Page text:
The feelings I will and won’t miss: The contradictions of finishing a record

June 27, 2012 No comments
Written by Guest Contributor

In no other profession is there seemingly so much energy and output compacted into such a tiny project. For all the blood, sweat and tears that go into making an album, the typical 30-50 minutes of finished material hardly represents the hours, weeks and sometimes years that go into the project.

This morning, we listened to some semi-finalized mixes from our album. This process is always equally one part satisfying, one part terrifying and one part strange. The Tyrannosaurus guitar sounds and mammoth drum beats squeezed into a little file, that goes into a little black machine, through a cable and out speakers. Six people’s thoughts, feelings and emotions, (in this case) documented over a year long period, is now tied up in a pretty 42 minute bow. Albums are funny because they’re snapshots. Sometimes they’re family photos, everyone lined up in perfect order, complacent smiles and clean outfits. But sometimes you catch the family in a fight, hair’s being pulled, their sweaters are stained and the kids are crying. A record is only a sampler of what a band can produce. And like language, it’s inherently limiting. Like trying to pour your heart out into a postcard-sized letter.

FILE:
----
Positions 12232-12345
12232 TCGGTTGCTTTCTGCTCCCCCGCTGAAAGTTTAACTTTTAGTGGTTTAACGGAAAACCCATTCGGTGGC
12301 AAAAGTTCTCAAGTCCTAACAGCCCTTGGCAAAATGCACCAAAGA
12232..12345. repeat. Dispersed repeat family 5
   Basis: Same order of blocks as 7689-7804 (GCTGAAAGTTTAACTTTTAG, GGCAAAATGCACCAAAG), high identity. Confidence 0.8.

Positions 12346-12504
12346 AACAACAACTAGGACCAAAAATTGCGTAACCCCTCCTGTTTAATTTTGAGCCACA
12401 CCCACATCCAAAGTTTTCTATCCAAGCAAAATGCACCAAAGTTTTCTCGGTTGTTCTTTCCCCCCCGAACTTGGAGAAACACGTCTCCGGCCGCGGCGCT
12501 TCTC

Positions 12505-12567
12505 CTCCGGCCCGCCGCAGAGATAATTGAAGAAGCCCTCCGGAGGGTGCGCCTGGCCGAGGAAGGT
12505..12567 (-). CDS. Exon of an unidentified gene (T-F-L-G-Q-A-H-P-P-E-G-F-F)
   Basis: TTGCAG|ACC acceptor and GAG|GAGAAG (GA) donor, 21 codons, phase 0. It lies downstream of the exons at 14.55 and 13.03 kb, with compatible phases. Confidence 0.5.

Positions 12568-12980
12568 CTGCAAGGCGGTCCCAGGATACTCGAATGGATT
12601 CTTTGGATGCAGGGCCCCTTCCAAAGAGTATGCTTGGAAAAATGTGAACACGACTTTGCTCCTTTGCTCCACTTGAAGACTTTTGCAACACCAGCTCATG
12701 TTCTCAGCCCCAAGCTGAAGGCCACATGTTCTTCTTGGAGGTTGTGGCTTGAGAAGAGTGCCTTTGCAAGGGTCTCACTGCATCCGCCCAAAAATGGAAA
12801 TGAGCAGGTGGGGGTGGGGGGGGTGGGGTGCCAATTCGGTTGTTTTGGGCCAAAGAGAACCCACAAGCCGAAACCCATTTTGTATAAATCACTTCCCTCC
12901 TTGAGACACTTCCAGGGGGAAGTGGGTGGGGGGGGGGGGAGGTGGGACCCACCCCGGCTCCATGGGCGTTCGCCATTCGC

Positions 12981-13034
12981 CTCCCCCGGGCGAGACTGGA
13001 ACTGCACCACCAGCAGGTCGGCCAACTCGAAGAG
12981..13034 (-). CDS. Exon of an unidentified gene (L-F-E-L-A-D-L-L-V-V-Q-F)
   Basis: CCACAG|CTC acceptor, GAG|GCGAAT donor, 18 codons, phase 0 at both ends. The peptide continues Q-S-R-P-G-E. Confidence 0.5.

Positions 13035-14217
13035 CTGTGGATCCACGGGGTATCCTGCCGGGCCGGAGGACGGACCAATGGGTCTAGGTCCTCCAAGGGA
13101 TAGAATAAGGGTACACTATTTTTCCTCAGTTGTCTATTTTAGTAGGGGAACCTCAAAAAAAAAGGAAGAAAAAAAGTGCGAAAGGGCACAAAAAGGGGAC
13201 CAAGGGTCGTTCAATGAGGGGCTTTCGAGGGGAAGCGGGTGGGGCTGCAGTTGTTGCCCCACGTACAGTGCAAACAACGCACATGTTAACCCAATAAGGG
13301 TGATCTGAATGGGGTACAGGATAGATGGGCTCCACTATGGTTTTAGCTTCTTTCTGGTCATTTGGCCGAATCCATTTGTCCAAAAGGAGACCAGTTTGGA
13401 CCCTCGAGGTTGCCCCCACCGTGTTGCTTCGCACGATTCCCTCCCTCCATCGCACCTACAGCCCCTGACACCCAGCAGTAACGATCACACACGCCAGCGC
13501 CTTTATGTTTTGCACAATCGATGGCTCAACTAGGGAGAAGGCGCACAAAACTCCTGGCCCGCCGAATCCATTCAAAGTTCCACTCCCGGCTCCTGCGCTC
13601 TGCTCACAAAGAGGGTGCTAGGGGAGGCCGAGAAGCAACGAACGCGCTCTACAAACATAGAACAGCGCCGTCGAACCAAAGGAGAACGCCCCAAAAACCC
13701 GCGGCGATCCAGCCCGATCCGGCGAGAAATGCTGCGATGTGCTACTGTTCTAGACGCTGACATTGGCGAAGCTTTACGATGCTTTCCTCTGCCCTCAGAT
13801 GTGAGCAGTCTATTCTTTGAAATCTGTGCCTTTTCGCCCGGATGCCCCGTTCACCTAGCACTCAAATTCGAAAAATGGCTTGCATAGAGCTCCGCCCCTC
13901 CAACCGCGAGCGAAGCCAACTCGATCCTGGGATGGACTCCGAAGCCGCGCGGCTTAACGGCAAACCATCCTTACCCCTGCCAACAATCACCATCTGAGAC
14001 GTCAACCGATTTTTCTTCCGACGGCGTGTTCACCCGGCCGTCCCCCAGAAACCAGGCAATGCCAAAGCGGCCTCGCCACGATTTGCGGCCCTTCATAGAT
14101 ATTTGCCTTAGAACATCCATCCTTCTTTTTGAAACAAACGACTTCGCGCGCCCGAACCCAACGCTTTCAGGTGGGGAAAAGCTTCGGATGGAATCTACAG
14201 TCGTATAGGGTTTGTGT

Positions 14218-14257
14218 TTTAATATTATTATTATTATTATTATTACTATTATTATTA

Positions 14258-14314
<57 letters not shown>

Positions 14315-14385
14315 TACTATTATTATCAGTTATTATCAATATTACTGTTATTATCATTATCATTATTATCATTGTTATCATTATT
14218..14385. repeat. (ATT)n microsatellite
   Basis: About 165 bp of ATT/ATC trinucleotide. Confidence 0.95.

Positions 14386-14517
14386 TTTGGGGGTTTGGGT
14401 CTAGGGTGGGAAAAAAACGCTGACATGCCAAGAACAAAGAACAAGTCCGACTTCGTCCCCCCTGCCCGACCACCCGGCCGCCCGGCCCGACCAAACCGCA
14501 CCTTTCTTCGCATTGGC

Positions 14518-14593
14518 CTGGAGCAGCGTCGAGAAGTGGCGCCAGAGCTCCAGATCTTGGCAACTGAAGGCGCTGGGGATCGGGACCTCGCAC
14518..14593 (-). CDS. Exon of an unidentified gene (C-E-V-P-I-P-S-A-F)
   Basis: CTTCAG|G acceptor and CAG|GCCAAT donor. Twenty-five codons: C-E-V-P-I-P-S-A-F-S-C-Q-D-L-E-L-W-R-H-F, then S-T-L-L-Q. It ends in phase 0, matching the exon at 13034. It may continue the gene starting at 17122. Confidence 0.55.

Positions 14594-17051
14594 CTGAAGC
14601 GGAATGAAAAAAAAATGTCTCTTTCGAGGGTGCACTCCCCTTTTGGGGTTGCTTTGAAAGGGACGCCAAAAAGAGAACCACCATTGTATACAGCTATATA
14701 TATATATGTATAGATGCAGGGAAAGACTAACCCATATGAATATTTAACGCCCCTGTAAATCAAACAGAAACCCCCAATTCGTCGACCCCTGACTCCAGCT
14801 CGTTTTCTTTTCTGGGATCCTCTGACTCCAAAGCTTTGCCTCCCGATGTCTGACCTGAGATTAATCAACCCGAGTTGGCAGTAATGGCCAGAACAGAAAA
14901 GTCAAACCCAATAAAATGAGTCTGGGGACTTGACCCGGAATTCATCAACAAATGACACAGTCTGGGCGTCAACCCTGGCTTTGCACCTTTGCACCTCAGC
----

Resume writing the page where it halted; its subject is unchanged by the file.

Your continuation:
There has to come a point where you tell yourself that it’ s done. Otherwise edits, changes, additions and subtractions can go on forever. I’ll miss the time in which the record was made. When you’re in the process of making one, it’s the catalyst for everything (“that idea will go on the record” “we’ll tour when the record comes out” “We have to find a great artist for the album art”) and I’m sure I’ll miss the ever-present push to get stuff done for the release date. But as the date approaches, it becomes more of a burden, picking apart every last microscopic detail, until you’re splitting sand. That’s something I won’t miss for sure.

So as soon as I can come to terms with the finite-ness of the mixes, I have to come to terms with now releasing this record into the world. Whether the ‘drop’ of the record reverberates on a micro-scale, or to Grand Canyon echo-type proportions, you can never know. But at least I know I can go from what I’m sure this guy feels like sometimes, to having a much wider and less ‘tunnel vision’ view of our work.

That is until the next record….

Adam Nanji and Katrina Jones are part of the Vancouver-based indie rock band, The Belle Game. Together, they will provide a bi-weekly column showing their perspective on all things music.


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